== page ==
The distance sun-earth is around 400 times the distance sun-moon, so one can reasonably assume the sun is infinitely far away (depending on the precision desired). The fact that the surface of the moon is not flat does not affect significantly the calculations, as the diameter of the moon is small. So the shape of the shadow as we see it is virtually the same as if it were projected on a flat surface.
So, anyhow, at the precision that allows the shadow, with it’s blurred from the size of the source of light (the sun), the ratio of the earth and of the moon is the ratio of the radii of the shadow of the earth on the moon and of the moon itself…

They say infinity exist, I know that is a false statement. :grinning:

I have just been tryong to,do exactly what you suggest, using a photo of the recent eclipse.
The shape of the earths shadow seems to increase its curvature towards the edge s of the moon, and be flatter in the centre.
I will post a photo so you can see.

I know it (infinity) exists .
My mother-in-law memory_Ask Bob her hubby :rofl:

Enjoy Life

I just put a period behind everyting it ended there… So infinity and beyond. :stuck_out_tongue_closed_eyes:

Foot squared x depth, divide by 324 tells us what? No google

Hi @silvain
I gave it a try
Here is an eclipse photo
Lets see if we can get a couple of curves to measure.
I used Gimp and thresholded the image to obtain the following binary image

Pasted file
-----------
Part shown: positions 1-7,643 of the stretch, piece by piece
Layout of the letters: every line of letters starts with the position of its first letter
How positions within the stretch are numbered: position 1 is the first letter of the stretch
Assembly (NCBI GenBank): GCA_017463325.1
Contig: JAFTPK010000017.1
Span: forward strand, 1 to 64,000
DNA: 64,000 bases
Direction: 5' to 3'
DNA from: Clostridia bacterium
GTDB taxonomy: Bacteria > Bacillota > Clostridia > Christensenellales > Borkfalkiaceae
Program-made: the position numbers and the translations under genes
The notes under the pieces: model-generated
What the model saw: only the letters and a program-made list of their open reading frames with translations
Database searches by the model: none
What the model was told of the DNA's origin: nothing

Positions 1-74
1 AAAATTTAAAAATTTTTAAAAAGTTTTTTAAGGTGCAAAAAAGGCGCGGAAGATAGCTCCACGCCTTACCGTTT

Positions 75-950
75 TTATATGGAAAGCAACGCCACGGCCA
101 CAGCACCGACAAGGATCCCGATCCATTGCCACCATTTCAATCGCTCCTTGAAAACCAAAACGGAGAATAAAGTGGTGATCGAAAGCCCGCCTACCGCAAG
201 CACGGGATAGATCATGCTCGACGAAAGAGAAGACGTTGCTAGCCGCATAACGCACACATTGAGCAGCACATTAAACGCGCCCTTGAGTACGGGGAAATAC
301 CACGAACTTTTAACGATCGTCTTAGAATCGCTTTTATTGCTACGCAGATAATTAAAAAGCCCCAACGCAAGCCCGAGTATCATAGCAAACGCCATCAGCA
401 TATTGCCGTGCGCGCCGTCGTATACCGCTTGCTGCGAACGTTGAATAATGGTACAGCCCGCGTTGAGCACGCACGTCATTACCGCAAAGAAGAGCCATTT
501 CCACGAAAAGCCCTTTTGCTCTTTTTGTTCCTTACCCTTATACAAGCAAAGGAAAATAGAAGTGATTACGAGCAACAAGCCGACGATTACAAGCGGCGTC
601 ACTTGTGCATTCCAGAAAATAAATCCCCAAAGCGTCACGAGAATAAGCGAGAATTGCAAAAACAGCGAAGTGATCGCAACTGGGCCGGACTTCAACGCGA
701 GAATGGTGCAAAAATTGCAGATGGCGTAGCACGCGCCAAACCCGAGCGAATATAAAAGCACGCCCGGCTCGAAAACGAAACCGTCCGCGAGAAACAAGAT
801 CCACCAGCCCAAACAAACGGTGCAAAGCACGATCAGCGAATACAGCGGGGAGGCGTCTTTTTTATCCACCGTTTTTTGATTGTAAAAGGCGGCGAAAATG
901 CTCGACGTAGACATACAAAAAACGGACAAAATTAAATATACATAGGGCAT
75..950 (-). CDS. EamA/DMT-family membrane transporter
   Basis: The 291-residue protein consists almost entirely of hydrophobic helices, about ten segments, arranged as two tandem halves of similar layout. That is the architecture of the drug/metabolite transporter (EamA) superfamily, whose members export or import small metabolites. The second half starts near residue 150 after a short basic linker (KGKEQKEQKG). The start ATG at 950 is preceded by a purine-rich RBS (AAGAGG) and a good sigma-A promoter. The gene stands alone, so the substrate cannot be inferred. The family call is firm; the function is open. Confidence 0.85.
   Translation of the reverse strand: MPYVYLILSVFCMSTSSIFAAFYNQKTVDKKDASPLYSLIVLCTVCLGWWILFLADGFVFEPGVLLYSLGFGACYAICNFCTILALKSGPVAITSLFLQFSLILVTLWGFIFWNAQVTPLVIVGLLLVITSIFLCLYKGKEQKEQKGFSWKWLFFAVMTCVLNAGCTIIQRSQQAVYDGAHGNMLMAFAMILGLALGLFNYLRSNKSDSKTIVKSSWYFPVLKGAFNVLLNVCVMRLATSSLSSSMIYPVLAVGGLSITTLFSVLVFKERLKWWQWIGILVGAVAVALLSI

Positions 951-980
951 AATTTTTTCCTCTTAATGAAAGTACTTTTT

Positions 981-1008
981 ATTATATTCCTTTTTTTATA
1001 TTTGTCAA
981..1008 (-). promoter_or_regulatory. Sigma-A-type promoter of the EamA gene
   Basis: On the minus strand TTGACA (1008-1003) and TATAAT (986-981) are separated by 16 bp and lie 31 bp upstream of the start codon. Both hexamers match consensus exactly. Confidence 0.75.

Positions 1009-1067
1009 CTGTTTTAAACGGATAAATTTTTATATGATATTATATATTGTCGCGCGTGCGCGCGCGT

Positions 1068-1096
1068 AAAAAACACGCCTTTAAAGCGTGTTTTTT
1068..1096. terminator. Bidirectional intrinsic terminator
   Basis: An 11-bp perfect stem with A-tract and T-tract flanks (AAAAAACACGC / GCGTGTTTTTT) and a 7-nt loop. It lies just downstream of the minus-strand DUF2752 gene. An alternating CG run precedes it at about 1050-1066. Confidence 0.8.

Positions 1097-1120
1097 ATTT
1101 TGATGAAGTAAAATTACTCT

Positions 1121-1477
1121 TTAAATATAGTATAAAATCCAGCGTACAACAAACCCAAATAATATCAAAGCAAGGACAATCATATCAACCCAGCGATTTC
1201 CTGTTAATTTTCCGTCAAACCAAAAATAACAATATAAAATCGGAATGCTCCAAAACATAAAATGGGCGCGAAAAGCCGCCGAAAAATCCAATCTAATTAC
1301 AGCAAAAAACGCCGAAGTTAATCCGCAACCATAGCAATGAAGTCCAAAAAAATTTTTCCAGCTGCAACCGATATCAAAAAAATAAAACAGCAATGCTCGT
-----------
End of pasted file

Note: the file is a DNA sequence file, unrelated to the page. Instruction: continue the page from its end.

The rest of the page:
The edge of the earths shadow seems a fairly even curve - ie it does not change curvature toward the edges.
Now we use an edge detect filter to convert it to lines
So now we have 2 curves that we can measure

Curvature can be measured by drawing a chord to the arc, bisecting the chord and erecting a perpendicular from the chord to the arc.
If a is the height of the perpendicular line, and b is half the length of the chord, ten the radius of curvature is given by
R = (a^2 + b^2)/2a

Now the problem. Gimp will mot measure lengths of lines. It has a measure function but all it does is record coordinates of points.
So I printed the above line image and marked out my chord and perpendicular, and measured them with a ruler., as follows

Now the calculation
For the Moon
a = 26, b = 49, R = 077/52 = 59.17 (units are mm)
and the moon diameter measured with a ruler is 116mm, so radius is 58
Our method for radius of curvature is therefore correct.
For the Earth Shadow
a = 14, b = 52, R = 2900/28 = 103.57
That gives a ratio of the radii of earth to moon of 103.57/59.17 = 1.75.
Clearly wrong.

So I have to conclude that something else is influencing the apparent curvature of the earths shadow.
It may be the curvature of the moons surface is affecting the shape of the earths shadow, or it may be something else.

I remeasured just the centre part of the shadow, and got
R = (4.5^2 + 35^2)/9 = 138.36
larger, but still not nearly large enough
I dont think moons curved surface is the problem?


Hello @nevj
I tried the measure tool and maybe your way was different so posting my version if I’m wrong oops,

Measurements are taken from downloaded image completely different size but the method of measure is what I’m curious about.

So a series of tries and end result a bit on the rough side screenshot,
Was your way similar


Look at the colour of the moon in your picture: what you have calculated is the diameter of the umbra shadow. You would need another picture of the edge of the penumbra shadow. The diameter of the earth would then be the average of the umbra and penumbra shadows.

Take another look at my last picture: this time overlayed by a pixel ruler

The Penumbra shadow is 748 pixels
Umbra is 586-162 = 424 pixels
Moon is 451-295 = 156 pixels

Average of Penumbra and umbra = 586 pixels

That gives a ratio of Earth to Moon of 3.76, and, the actual ratio is 3.67 (well within the accuracy of that pixel measurement).